SMILE and Theseus - Future Lobster Eye missions
The University of Leicester (UoL) is involved in several missions using the novel micro-channel pore optics (MPOs) in a Lobster Eye optic configuration, including SVOM, SMILE, Einstein Probe and Theseus. SMILE is an ESA-Chinese, Earth Magnetosphere mission due for launch in November 2023, where UoL is the PI institute of the Soft X-ray Instrument (SXI). Theseus is an ESA M5 concept mission currently in a Phase A study and projected to launch in 2032. UoL is also the PI institute for the Theseus SXI, including optics and detector development. Presented are details of each mission including the current status of the overall mission and the UoL activities.
Advancing Soft X-ray Polarimetry with REDSoX (View PDF)
We present an update on our work advancing soft X-ray polarimetry in support of the sounding Rocket Experiment Demonstration of a Soft X-ray Polarimeter (REDSoX) mission, as well as the status of a possible orbital version. REDSoX will utilize focusing optics, critical-angle transmission (CAT) gratings, laterally graded multilayer mirrors and CCDs to measure polarized soft X-rays below 1 keV. Much of the development for the proposed polarimetry and spectroscopy missions is performed in the MIT polarimetry beamline. Operating as a monochromator, the beamline has been used to measure the absolute efficiencies of the REDSoX prototype gratings as well as the Arcus Phase A gratings. The beamline is also capable of producing and measuring polarized soft X-rays in support of the development of REDSoX and other polarimetry missions. In preparation for future missions, we have begun tests to align the REDSoX prototype CAT gratings using internal MIT Kavli funds. Support for this work was provided in part by the National Aeronautics and Space Administration grant NNX15AL14G as well as a grant from the MIT Kavli Institute Research Investment Fund.
Imaging X-ray instruments for cubesatellites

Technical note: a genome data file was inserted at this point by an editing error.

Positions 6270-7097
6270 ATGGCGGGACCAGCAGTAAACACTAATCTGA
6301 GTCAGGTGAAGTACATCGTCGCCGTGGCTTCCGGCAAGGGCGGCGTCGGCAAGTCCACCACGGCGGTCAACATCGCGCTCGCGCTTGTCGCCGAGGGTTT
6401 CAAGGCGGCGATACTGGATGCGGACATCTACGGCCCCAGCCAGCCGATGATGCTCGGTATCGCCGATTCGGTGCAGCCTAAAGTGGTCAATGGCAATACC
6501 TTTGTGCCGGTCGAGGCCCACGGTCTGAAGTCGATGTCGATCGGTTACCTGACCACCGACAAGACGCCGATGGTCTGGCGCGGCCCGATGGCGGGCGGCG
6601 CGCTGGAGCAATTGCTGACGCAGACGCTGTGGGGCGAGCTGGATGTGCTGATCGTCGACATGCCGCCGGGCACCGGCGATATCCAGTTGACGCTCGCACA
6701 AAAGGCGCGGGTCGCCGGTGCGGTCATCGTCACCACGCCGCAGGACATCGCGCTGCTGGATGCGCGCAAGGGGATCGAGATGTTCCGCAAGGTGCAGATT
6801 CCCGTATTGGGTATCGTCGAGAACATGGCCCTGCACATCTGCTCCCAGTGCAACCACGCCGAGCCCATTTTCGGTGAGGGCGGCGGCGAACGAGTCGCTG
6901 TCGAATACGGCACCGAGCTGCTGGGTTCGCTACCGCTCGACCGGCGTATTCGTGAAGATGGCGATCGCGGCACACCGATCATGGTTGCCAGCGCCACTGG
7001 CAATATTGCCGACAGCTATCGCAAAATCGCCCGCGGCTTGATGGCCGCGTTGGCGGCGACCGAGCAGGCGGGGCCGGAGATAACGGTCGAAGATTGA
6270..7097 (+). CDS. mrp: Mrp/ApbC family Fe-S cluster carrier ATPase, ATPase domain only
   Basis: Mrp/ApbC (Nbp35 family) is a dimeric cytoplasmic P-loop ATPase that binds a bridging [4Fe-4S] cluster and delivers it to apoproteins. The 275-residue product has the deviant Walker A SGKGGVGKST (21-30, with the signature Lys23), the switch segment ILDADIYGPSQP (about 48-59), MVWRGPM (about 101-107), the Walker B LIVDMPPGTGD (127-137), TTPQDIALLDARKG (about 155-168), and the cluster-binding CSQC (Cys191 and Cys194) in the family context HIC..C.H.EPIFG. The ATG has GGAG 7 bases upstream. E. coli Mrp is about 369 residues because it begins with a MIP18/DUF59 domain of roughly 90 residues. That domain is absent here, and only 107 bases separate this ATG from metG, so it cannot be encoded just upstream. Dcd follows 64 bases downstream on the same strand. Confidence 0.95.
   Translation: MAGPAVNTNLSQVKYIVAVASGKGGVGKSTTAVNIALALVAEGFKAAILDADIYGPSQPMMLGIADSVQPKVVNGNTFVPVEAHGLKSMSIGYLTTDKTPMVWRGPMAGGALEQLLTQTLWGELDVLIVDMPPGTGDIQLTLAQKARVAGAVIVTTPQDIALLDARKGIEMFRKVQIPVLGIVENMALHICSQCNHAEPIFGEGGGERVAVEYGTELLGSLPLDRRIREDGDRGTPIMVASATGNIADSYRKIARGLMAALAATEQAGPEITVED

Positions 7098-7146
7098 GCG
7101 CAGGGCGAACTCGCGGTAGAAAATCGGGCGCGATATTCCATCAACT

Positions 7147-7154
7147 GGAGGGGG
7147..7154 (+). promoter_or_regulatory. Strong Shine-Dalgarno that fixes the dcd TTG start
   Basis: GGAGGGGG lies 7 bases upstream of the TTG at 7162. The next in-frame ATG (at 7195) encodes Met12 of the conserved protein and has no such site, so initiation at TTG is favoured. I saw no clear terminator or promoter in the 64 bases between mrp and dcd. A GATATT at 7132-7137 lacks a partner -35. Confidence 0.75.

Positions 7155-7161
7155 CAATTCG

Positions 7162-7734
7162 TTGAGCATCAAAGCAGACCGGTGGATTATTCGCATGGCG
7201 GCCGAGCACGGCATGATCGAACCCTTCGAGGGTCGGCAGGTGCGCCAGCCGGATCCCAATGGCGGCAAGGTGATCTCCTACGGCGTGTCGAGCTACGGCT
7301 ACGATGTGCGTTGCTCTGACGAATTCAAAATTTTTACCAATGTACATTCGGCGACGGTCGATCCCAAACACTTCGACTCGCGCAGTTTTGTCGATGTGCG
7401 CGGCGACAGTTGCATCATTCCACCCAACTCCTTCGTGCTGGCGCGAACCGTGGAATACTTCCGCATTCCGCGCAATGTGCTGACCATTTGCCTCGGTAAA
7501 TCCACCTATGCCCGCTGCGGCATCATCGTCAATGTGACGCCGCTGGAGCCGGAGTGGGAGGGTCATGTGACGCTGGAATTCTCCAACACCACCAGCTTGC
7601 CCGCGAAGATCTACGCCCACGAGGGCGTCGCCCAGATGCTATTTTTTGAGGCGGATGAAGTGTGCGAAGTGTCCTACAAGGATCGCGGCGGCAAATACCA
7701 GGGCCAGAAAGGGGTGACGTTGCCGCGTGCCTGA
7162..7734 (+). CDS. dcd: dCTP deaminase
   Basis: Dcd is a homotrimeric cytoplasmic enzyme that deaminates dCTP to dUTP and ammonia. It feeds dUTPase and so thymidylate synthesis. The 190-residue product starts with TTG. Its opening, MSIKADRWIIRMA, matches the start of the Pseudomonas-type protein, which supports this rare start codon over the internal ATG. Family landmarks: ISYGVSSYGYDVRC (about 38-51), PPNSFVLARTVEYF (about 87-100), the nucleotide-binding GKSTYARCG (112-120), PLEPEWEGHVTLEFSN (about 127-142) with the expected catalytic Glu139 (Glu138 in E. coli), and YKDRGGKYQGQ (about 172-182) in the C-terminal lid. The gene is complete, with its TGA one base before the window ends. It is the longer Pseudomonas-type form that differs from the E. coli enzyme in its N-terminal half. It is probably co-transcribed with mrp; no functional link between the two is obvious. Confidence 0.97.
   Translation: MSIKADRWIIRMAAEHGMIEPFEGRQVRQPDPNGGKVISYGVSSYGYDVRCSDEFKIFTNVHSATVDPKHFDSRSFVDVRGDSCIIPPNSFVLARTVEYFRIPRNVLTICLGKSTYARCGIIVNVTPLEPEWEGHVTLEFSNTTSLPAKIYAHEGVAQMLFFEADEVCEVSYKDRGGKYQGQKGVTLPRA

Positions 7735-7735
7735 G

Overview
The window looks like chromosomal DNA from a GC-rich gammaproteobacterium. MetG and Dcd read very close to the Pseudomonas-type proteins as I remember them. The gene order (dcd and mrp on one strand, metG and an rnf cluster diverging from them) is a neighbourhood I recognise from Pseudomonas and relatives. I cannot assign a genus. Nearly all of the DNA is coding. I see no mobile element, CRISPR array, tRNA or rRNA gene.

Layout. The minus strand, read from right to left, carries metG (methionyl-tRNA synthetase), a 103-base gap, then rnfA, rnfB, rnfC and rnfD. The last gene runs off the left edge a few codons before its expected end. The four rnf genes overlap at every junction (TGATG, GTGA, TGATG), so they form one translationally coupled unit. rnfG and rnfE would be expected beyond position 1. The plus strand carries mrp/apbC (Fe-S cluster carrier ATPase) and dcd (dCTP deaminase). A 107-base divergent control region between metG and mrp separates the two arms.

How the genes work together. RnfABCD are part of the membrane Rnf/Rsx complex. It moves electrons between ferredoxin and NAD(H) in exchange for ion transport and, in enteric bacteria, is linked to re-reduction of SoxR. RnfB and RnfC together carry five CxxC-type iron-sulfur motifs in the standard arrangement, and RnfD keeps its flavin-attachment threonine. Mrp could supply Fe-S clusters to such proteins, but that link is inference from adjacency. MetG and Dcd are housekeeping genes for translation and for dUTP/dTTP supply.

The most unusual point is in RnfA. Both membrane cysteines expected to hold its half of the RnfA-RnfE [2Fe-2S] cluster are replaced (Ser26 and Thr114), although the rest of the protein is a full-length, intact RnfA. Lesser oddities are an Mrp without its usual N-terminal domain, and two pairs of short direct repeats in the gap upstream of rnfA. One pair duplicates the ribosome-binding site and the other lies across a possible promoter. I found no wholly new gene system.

The recent progress in cubesatellites technologies, based on platform instrumentation miniaturization as well as on advances in control engineering allows astrophysical payloads for these minisatellites to be considered including tandem flights as well as fleets of satellites. The BRITE constellation minisatellites for precise star brightness measurements in visible light represent an excellent example. Especially the satellite bus parts were recently substantially miniaturized, raising the question, namely, does the scientific payloads can be miniaturized as well? The cubesat standard size is 1-liter volume i.e. 10 x 10 x 10 cm and its weight is typically about 1.3 kg. Multiple modules are possible, i.e. 3U = 3 modules/units i.e. 10 x 10 x 30 cm, typically up to 12U. The recent technological progress allows use in astronomy and astrophysics, as well as in other sciences and applications, for the first time. In addition to the numerous commercial missions, the mini-satellites are in the development at many Universities, mostly with the involvement of students, so the educational aspects play a role there as well. I will present some ideas for miniature X-ray imaging instrumentation for cube satellites, including tandem flights and fleets. The first such X-ray monitor with Lobster Eye X-ray optics is already in space onboard the 1st Czech 2U/3U cubesatellite VZLUSAT. The tandem flight of two cubesatellites could be advantageous e.g. for small astronomical X-ray telescope with Kirkpatrik-Baez optics but there are interesting possibilities for fleets of minisatellites with X-ray optics as well.